Douglas Dieterich, M.D., reports:
I had no idea when I went to medical school back in the mid-’70s that I would become the embodiment of the phrase “Physician, heal thyself.” But that’s precisely what happened.
I was a third-year med student – barely able to tie a simple suture, let alone diagnose any disease beyond the common cold – when I stuck myself with a needle. Back then, we didn’t have a name for hepatitis C. My doctor told me I had non-A, non-B hepatitis. It was a disease without a name and without a cure.
I had a terrible time of it. At one point I was so debilitated by this no-name disease, I had to put my life on hold – something that is not so easy to do when you’re in medical school. All I wanted to do was sleep. Even after I returned to my training, I would go through periods of time when I was absolutely incapacitated with fevers, jaundice and exhaustion.
Once, after I had a liver biopsy, a medical student was asked to draw my blood, and he came at me, dressed in one of those level 4 biohazard suits you see in those contagion movies. He was so nervous and his hands were shaking so much he couldn’t even hold the needle still enough to draw my blood. I ended up sticking the needle in my own arm and drawing the blood myself.
I learned to live with what became known as hepatitis C, even as my liver grew more scarred and diseased. I figured I would end up on one of those lists for a liver transplant. But each day I was sick, I grew more and more determined that I was going to beat this thing before it beat me.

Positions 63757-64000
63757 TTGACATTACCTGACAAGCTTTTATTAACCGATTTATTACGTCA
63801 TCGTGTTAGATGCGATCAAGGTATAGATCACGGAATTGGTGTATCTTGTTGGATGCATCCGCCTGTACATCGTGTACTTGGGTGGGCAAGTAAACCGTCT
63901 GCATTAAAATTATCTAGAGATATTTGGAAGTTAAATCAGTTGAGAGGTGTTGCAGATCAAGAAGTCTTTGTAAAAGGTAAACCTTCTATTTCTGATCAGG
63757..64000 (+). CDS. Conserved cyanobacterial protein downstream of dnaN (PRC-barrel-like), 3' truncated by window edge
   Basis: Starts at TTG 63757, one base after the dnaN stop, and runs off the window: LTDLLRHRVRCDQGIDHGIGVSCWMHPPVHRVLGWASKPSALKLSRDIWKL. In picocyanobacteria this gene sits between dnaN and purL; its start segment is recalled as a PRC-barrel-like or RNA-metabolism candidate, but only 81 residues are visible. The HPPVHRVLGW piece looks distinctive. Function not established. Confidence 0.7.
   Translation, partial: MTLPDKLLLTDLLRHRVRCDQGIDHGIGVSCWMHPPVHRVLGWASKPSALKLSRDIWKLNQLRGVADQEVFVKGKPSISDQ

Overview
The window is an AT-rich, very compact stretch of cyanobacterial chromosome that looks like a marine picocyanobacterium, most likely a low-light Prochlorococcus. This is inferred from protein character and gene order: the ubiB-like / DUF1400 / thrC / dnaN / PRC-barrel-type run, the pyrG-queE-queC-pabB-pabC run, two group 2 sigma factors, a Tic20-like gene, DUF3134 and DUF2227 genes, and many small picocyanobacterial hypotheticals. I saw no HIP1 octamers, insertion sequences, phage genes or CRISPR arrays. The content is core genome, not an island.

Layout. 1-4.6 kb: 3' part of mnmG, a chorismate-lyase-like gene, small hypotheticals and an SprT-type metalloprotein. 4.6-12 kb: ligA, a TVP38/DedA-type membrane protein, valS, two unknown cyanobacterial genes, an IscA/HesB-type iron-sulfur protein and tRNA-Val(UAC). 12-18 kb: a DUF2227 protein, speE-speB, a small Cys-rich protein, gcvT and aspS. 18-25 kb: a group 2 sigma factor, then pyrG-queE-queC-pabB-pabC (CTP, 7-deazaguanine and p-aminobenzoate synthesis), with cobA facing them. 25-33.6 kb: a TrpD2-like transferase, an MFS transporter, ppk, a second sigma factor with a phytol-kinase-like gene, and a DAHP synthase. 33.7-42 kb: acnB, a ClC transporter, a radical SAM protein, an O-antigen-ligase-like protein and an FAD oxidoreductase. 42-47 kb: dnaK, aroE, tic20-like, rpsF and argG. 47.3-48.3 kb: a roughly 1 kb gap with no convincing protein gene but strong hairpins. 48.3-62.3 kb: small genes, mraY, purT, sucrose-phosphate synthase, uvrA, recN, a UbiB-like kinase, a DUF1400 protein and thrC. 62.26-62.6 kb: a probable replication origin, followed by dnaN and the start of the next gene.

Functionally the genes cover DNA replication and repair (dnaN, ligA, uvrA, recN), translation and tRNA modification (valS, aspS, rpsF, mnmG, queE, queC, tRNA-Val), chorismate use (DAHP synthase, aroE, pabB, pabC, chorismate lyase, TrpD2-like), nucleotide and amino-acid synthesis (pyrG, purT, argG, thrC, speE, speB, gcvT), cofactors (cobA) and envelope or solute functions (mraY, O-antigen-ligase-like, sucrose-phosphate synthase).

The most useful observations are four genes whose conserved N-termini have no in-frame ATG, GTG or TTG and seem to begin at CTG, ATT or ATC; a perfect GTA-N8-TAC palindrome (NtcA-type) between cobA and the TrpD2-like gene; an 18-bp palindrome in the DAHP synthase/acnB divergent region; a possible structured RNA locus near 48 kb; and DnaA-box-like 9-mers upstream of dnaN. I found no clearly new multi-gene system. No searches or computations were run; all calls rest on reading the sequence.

So I became a hepatologist – which is a fancy term for someone who focuses on the liver. I have had the good fortune – if you can call it that – to be a hepatologist during a period of time when enormous progress has been made in the understanding, diagnosis and cure of hepatitis C.
In the late 1970s, there was no treatment for most liver diseases except steroids. So for several years, I took prednisone and then, after its approval, interferon. The side effects of this treatment were just awful. So when I had a relapse of the virus after taking interferon for 15 months, I was actually relieved to be off the stuff. It took a large toll on my family. My wife was pregnant with our son at the time, so I feel like I missed a lot of those magical moments and was not able to be as supportive as I should have been!
By 1997, under the guidance of my supervising physician, I entered a clinical trial for ribavirin, which I took in conjunction with daily interferon injections. Both my family and I paid a large psychological price from the interferon side effect, but it had a happy ending. By 1999, I was virus free six months after stopping treatment and finally cured.
More than a decade later, I am delighted to have the tools available, in the form of antiviral agents for hepatitis C virus, to be able to treat and cure many, many more people in the next few years. I also know that I benefited from clinical trials and believe strongly that all our patients should have the opportunity to participate in clinical trials. I try very hard every day to be able to offer the finest therapy available, experimental or not to all of our patients.
Dr. Dieterich is a professor of medicine specializing in liver diseases at Mount Sinai Medical Center in New York City.